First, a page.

Evelyn Chatel’s life story is nothing short of astonishing. When she was a young girl she barely made it out of Communist Cuba with her mother as a refugee, arriving to a cold, snow-bound Chicago with nothing more than the clothes on their backs. For the next several years, her family scraped and saved to build a new life, with Evelyn becoming a greeter at a Honda dealership to help make ends meet. Not only did Evelyn survive, she also thrived, steadily advancing in an industry dominated by males. Today she is general manager and part-owner of Freedom Auto Group in Pennsylvania, where she has shaken up commonly accepted business practices by doing away with sales commissions and adopting a fixed price model.
In fact, she does not even refer to her Freedom Auto Group as a dealership. She uses the phrase “life improvement company” to describe the successful automotive retailer, and her business card refers to herself as a servant leader. At the June 2018 Women in Automotive Conference, she received WIA’S Inspiration and Innovation Award, and deservedly so. She is also the 2017 National Association of Minority Automobile Dealers Woman of the Year and Urban Wheel Dealer of the Year, among many other accolades.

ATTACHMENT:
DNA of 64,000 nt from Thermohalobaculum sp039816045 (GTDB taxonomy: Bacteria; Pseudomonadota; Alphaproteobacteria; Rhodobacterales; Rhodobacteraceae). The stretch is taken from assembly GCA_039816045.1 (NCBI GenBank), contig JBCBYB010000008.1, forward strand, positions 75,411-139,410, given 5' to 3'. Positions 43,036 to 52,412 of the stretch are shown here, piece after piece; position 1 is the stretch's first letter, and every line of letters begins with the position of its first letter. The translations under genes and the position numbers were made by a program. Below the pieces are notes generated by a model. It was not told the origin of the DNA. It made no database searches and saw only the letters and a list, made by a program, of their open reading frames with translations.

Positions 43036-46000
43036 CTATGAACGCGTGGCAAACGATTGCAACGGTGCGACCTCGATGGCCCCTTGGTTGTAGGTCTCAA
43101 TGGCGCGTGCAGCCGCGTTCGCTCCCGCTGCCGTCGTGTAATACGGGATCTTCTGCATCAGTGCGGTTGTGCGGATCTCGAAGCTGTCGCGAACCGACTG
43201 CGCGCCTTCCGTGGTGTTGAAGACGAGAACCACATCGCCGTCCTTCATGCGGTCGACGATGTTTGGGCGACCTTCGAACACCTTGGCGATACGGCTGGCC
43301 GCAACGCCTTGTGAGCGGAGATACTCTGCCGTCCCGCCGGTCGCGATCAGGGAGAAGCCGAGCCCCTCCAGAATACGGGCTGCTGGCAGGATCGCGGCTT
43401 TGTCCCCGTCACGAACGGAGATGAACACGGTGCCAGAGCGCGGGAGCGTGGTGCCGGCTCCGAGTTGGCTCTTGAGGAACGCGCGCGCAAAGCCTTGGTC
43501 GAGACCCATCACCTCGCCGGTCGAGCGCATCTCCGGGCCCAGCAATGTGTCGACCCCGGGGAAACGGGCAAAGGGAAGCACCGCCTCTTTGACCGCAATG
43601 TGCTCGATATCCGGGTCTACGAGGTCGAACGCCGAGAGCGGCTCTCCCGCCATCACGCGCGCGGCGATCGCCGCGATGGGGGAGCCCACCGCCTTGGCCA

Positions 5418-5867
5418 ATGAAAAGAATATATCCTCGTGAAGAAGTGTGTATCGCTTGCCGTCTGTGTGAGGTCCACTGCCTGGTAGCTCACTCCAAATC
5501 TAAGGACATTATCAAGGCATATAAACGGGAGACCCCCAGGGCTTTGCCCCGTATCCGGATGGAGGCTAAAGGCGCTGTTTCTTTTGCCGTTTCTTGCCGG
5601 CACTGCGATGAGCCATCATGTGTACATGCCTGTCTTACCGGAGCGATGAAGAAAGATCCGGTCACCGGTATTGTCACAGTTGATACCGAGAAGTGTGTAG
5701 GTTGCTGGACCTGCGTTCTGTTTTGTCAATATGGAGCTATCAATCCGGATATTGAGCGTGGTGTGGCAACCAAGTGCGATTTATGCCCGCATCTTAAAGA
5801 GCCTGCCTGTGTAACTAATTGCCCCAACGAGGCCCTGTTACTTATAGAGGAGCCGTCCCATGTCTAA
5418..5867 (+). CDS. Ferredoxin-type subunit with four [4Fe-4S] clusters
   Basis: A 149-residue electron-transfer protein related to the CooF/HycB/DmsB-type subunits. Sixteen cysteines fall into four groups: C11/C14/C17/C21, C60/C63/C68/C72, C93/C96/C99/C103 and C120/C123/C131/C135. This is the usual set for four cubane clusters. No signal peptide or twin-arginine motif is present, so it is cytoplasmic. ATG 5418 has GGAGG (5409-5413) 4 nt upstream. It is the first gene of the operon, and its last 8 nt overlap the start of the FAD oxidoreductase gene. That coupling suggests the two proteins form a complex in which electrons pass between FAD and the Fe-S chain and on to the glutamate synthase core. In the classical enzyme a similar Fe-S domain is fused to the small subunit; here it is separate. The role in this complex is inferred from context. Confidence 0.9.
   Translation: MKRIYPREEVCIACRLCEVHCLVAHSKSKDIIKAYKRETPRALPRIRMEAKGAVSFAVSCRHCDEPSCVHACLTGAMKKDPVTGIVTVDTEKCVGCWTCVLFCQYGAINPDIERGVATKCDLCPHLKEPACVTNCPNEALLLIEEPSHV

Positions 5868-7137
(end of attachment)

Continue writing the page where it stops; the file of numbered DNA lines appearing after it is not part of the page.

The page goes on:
In the following interview with Cars.com, she shares her story. Prepare to be inspired!
As a child you escaped Communist Cuba with your family. How did that experience shape you growing up?
That experience made me. I made it out of Cuba in March 1967 with my mother and family literally on the next-to-last Freedom Flight, which were air flights out of Cuba organized by the Catholic Church. Our family was given two minutes notice to leave. We had to leave Cuba without my dad, who had been arrested for political dissent because he happened to be standing in a bakery line next to someone complaining about the government. If my mom had not made the decision to get us out of Cuba even – if she did not understand the value of freedom – we would still be there. My life would be completely different.
We arrived in Chicago in the dead of winter with nothing but the clothes on our backs. We were on our own. My mom, who was pregnant, had to care for everyone in our family. Eventually my dad was permitted to leave Cuba and reunited with us in 1969, and from there both my parents worked in factories all their lives. We lived from week to week.